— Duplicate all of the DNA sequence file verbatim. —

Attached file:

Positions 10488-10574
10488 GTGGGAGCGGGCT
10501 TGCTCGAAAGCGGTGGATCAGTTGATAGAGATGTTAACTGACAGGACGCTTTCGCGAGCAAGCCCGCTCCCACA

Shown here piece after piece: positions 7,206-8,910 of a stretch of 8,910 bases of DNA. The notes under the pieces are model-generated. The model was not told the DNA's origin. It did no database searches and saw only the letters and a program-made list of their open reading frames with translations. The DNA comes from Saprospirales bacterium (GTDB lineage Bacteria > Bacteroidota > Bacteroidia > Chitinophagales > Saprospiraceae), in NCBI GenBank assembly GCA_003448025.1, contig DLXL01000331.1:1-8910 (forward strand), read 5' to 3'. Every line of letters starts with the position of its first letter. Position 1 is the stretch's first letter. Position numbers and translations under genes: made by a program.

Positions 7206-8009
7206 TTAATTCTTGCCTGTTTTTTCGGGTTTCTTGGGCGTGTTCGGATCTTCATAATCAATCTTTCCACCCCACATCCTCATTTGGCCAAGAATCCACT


Positions 10488-10574
10488 GTGGGAGCGGGCT
10501 TGCTCGAAAGCGGTGGATCAGTTGATAGAGATGTTAACTGACAGGACGCTTTCGCGAGCAAGCCCGCTCCCACA

Shown here piece after piece: positions 7,206-8,910 of a stretch of 8,910 bases of DNA. The notes under the pieces are model-generated. The model was not told the DNA's origin. It did no database searches and saw only the letters and a program-made list of their open reading frames with translations. The DNA comes from Saprospirales bacterium (GTDB lineage Bacteria > Bacteroidota > Bacteroidia > Chitinophagales > Saprospiraceae), in NCBI GenBank assembly GCA_003448025.1, contig DLXL01000331.1:1-8910 (forward strand), read 5' to 3'. Every line of letters starts with the position of its first letter. Position 1 is the stretch's first letter. Position numbers and translations under genes: made by a program.

Positions 7206-8009
7206 TTAATTCTTGCCTGTTTTTTCGGGTTTCTTGGGCGTGTTCGGATCTTCATAATCAATCTTTCCACCCCACATCCTCATTTGGCCAAGAATCCACT